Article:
Andreas Tsamados, a PhD student in the United Kingdom and co-founder of decentralized file-sharing tool, told Motherboard that he used a grant to purchase “three advanced, ready-made, and easy-to-set-up nodes” worth €1,875 ($2,000). “Decentralization is not a given,” Tsamados told Motherboard to explain his motivation. “It is not something that just comes from the technology underlying the chain but the values and social coordination of its community.”

Image: Tsamados

“Running your own nodes breaks your dependence on convenient but centralized services that help you interact with the chain. That means you preserve your privacy, you will be able to voice your opinion in the case of a fork or attack on the network, you reduce risks of censorship, and you improve the resilience and decentralization of the network,” Tsamados said.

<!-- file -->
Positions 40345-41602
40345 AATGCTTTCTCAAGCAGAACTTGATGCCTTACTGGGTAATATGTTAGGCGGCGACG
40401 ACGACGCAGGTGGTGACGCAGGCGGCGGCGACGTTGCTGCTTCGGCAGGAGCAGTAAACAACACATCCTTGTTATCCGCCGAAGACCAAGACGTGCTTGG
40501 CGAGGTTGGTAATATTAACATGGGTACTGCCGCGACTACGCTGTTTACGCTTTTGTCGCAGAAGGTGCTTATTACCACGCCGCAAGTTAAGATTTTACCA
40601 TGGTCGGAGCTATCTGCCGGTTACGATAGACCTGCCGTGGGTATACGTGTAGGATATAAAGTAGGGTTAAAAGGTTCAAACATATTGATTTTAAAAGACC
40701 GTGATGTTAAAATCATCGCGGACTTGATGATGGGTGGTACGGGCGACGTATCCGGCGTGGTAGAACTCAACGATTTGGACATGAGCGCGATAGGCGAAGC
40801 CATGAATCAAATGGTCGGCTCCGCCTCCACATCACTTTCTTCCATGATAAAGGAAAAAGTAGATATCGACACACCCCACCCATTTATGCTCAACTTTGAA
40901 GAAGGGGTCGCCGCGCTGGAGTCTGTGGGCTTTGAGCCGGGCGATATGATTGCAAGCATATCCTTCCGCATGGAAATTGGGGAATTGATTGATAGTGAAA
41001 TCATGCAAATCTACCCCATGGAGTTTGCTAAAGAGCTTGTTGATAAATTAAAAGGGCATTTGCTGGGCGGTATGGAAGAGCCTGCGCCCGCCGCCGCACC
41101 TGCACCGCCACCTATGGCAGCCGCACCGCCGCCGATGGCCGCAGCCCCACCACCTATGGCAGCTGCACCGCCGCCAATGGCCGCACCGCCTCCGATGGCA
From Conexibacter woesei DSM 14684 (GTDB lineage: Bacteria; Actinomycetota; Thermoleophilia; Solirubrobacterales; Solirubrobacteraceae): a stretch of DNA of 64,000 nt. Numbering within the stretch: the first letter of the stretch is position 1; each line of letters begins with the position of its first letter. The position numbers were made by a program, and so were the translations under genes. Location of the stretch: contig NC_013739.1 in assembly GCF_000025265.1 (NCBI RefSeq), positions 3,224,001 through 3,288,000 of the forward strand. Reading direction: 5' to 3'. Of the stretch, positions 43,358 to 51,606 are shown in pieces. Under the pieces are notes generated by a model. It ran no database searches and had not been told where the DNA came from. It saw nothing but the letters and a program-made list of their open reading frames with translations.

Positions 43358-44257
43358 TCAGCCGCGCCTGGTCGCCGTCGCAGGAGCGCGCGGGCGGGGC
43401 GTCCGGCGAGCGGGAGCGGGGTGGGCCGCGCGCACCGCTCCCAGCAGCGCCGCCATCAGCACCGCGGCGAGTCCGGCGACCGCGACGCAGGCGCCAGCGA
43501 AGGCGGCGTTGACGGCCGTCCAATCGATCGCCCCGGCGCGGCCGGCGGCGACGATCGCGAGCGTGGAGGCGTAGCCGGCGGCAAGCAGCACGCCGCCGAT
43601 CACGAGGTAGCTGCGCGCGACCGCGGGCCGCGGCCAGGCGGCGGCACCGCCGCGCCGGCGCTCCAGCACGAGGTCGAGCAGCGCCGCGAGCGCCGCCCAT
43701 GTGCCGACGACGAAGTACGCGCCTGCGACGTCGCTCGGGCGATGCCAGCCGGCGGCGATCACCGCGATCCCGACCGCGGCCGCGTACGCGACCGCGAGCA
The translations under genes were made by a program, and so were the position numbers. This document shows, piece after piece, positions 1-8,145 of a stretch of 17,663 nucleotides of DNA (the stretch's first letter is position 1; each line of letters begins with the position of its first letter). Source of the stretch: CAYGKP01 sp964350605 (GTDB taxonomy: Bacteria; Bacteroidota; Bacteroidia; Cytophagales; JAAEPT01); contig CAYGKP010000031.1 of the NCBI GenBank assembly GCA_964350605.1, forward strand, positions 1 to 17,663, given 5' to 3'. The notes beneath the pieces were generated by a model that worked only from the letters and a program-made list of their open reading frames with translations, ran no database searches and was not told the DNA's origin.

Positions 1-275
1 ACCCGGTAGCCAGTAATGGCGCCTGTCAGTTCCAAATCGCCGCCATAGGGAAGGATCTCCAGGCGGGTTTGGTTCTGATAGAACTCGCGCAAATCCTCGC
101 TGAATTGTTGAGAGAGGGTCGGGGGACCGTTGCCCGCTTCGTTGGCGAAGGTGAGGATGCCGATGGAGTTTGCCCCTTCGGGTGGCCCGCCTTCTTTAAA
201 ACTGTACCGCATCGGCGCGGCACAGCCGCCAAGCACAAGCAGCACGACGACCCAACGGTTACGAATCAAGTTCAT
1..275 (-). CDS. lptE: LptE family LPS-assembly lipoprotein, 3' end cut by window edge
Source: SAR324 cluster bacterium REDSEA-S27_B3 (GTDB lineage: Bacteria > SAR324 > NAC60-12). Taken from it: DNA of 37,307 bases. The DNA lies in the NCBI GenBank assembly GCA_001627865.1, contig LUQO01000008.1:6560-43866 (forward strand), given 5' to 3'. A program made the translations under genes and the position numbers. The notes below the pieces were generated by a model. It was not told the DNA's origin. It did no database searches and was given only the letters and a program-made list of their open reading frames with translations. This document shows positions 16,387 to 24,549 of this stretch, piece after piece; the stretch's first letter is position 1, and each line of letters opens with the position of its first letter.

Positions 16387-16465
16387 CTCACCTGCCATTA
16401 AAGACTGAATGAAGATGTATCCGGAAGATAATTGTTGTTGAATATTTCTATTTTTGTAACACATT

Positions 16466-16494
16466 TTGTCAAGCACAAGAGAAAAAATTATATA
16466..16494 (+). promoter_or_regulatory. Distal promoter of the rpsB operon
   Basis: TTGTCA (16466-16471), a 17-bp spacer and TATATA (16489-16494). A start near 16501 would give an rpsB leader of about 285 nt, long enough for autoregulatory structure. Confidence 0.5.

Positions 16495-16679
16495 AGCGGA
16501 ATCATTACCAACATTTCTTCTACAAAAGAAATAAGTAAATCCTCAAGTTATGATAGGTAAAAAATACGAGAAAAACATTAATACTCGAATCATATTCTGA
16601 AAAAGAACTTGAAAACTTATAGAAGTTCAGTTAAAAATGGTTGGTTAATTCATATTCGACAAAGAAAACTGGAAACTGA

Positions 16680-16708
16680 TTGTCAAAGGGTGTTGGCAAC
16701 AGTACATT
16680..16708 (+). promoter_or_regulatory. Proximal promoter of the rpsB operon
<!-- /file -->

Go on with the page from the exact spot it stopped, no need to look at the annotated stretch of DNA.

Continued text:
There is a long way to go for Ethereum.

At the Ethereum Community Conference in France in July, Ethereum’s creator Vitalik Buterin said that Ethereum, as a project, is only 40 percent complete. And the Merge would bring it to 55 percent.

Despite the lack of global diversity that irks many of Ethereum’s core community, and provides fuel for its detractors, the Merge remains a positive step for the world’s second-biggest cryptocurrency. It allowed Ethereum to solve its energy consumption problem and demonstrated how a group of developers could coordinate globally to accomplish a technical undertaking of such enormity.